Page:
Larry Weidel: I am with successful entrepreneur and one of the most well-known and well-liked people in Aspen, Galen Bright. Galen has weathered many storms in several businesses and has mastered the art of problem-solving and keeping his momentum going.
Galen, at one time you created and ran Aspen Luggage. It was your business so you had to take the initiative in solving your supply and manufacturing problem. Where did you get your ideas for that? Was that part of your schooling, or did you look around and see what other companies were doing? How did you figure that out?
Galen Bright: A lot of it was really just trial and error. Learning as you go, and certainly some mistakes happened along the way. I remember learning that just-in-time inventory was very important.
You didn’t want to have too much inventory, but you also didn’t want to run out of product. So that applied to the raw materials side of it for manufacturing our brand, but also to the retail side for the product that we purchased from other manufacturers and resold.
You’ve got to take care of your customer. They come back and they tell their friends.
LW: You started out as the first one in your family to go to college and then you ended up in a ski town with your own business. You are not only meeting and selling to celebrities, but you’re developing friendships with some really high-profile people.
You’re finding that your influence and network of friends are rapidly expanding just by doing a great job and offering a great product.
Talk about the effect this had on you. These relationships and these interactions had to have had a transformative effect on you in terms of realizing what you’re capable of.
CEOs, business owners, senators, and a lot of famous politicians—they’re all real people coming into your store and just talking. It’s amazing how normal they are in real life.
GB: Being in Aspen, you would definitely see your fair share of celebrities and CEOs. I mean it was on a regular basis where somebody would come in, and I didn’t recognize them. My employees would be telling me that’s so and so.
Of course, the really big names I knew, but there were some sports celebrities that I had the honor to get to know pretty well, as well as senators. They’re all real people coming in just talking. They’re normal people.
LW: Don’t let anybody tell you there are no secrets. There’s not just one. There are millions of secrets in every area of life. But if there’s one main one, it is the more time you can listen to people who are already at the top, the more likely you’re going to pick up the pieces of the puzzle that you’re still missing because greatness is caught and not taught.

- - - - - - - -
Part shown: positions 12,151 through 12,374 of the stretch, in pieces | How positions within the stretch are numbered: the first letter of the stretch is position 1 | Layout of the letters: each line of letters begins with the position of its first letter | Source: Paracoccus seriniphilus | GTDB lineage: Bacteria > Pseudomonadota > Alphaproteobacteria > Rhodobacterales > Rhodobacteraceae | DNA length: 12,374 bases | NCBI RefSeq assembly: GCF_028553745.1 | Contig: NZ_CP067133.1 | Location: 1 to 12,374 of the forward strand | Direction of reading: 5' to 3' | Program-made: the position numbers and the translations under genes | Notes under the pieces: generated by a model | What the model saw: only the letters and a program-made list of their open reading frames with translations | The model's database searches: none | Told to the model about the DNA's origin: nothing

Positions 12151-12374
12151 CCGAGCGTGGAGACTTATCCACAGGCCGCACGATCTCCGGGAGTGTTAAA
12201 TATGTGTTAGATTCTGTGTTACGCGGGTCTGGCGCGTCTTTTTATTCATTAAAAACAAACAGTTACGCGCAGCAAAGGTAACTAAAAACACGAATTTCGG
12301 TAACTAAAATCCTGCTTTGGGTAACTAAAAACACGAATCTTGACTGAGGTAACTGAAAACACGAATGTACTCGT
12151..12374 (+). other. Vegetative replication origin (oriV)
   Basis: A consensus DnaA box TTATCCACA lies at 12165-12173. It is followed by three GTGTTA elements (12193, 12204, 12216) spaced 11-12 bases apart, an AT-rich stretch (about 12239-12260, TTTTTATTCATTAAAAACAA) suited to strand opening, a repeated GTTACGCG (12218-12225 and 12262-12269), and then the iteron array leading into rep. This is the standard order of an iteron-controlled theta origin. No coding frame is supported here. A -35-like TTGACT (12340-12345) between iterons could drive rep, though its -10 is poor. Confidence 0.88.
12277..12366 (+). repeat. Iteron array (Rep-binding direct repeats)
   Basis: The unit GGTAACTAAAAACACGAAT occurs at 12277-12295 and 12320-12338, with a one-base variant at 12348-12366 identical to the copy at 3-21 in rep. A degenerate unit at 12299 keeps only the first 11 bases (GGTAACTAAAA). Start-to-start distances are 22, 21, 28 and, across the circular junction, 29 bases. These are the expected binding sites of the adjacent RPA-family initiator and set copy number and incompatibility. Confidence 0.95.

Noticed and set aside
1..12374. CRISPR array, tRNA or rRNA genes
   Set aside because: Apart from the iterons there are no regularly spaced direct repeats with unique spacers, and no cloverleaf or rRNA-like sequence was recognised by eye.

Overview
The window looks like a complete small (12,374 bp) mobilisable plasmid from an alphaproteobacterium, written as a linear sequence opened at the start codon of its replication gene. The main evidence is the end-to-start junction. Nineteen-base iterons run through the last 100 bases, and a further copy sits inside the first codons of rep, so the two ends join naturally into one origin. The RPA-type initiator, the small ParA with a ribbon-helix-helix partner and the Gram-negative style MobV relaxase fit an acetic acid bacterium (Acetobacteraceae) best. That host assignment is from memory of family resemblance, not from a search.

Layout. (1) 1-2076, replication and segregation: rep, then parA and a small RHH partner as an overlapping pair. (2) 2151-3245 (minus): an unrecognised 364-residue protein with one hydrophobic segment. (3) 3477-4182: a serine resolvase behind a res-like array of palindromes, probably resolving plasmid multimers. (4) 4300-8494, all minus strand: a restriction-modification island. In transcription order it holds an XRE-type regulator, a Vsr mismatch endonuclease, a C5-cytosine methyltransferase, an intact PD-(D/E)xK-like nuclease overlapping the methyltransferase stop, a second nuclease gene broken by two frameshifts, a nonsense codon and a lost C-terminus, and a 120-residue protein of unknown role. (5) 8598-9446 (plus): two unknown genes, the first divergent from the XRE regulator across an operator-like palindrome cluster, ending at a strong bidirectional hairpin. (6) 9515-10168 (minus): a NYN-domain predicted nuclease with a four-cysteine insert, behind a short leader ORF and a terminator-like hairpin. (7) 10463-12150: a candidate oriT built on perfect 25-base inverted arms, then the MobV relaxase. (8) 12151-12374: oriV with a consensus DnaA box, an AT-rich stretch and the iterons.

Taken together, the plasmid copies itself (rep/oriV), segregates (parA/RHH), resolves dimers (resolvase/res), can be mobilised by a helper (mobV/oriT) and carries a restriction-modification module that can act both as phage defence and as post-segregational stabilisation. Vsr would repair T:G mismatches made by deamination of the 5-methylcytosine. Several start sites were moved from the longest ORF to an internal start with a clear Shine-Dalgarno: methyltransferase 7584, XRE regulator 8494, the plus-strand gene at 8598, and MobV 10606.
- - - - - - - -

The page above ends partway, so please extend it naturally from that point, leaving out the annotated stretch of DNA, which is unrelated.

You were in a perfect situation where you could pick this up because you were seeing these people not on stage, not performing, but interacting in their daily life. And what did you catch from those interactions?
GB: I actually don’t think I took as much advantage as I should have. That business was so consuming overall that I learn more now with my real estate business because I think I get a lot closer to my clientele. Having 50 or 100 people a day coming into a store, you get time with them but it’s a transaction that’s short and they’re not spending extended periods of time with you like they are with a real estate transaction.
I did see a glimpse of people starting companies from nothing. I even remember doing a case study in college on a particular person. Then I ended up meeting them in the store or on a flight back and forth from Denver to Aspen and thinking what a great opportunity that was.
I’ve read about these people and here they are. They’re real. They’ve worked hard, and they appreciate what they have.
One of the biggest things I noticed is that they never take anything for granted. It wasn’t something that they felt they deserved and that’s why they had it. I never got that from anybody I met in that position.
LW: It’s interesting that it’s universal across the board, regardless of what industry they’re in. Most of them had to work for it and probably made a million mistakes along the way.
You told me about one celebrity who has just been on ESPN with a 10-part series and the most famous athlete in the world, Michael Jordan. You said, “Yeah, one night I came out of the store, and I literally bumped into him.”
GB: I did. Amazing guy. He’s huge. He had a big cigar in his mouth.
LW.: Let’s talk about your payoff from all of this dream life because you are your own boss. You weren’t consistent. I’m going to get you back on here. We’re going to talk about phase two, which is the transition to another industry, but let’s just talk about the payoff.
In fact, one of the things Jordan would say in the huddle before playoff games was, “Okay, it starts with hard work. It ends with a championship. Let’s go!” Galen, in your case, it would really be hard to deny that your hard work has paid off and is giving you the lifestyle.
GB: It’s true. I’m very blessed and fortunate. I have a lifestyle that I have that I used to just dream about and visualize. I still work extremely hard, but the fact that we’re here with this in our backyard and then the ability to do travel around the world when we’re not in quarantine is a blessing. It’s been wonderful.
LW : Absolutely. Well, thanks so much for giving us this overview of how you launched out and put yourself in a position for even bigger and better things.